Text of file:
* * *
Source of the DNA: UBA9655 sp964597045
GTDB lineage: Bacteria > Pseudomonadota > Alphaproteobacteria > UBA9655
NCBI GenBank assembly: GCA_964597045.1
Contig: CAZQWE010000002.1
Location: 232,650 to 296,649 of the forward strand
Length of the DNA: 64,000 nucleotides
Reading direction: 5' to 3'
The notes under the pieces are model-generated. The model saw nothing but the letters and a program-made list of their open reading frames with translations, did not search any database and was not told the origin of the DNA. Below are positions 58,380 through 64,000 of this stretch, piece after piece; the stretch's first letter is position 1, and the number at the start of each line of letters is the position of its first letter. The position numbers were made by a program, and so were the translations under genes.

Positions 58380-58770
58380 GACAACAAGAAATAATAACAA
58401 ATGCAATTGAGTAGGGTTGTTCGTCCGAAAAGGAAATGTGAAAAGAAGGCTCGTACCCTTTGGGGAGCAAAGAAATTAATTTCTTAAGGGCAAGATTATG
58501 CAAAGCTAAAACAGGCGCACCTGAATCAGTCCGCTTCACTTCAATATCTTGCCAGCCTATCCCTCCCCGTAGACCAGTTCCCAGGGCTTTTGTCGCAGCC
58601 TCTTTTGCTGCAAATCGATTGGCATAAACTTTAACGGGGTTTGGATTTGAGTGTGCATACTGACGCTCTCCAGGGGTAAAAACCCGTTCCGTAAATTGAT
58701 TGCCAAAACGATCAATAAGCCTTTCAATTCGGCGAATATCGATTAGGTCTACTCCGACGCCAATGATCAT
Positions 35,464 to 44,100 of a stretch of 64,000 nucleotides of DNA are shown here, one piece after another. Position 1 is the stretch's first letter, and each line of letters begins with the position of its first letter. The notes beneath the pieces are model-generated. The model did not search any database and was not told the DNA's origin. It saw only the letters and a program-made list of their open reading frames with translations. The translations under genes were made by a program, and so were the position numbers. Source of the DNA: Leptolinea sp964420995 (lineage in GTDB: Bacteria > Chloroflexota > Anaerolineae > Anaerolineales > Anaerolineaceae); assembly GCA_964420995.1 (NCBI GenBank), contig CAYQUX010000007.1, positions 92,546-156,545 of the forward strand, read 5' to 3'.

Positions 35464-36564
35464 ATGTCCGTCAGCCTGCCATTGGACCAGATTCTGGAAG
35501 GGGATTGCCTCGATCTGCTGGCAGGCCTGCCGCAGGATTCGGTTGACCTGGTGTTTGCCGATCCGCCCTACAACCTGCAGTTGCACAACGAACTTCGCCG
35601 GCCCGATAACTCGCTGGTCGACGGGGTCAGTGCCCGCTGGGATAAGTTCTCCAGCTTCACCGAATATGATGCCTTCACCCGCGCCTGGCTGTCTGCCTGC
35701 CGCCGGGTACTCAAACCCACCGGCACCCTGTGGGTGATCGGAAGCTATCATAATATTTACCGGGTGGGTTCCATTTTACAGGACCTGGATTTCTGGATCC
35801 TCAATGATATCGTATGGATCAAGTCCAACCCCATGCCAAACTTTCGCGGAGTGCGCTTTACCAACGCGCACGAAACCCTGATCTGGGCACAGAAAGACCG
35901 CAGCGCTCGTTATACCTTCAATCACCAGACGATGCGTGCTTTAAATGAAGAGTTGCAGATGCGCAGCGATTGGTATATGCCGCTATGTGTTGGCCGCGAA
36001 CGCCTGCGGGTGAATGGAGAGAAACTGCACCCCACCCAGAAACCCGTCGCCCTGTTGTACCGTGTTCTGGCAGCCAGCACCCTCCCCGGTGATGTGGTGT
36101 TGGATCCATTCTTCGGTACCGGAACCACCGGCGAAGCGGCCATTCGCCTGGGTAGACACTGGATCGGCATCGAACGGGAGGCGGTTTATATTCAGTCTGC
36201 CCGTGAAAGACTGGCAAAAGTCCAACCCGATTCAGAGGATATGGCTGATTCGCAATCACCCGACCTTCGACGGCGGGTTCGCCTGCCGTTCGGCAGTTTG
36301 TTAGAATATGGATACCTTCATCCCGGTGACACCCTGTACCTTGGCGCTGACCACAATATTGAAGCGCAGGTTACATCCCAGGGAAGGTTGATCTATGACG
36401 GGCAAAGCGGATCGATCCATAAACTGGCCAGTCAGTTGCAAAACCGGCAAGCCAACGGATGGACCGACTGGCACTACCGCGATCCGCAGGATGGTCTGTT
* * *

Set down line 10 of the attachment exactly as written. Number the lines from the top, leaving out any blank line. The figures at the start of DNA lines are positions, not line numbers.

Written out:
58380 GACAACAAGAAATAATAACAA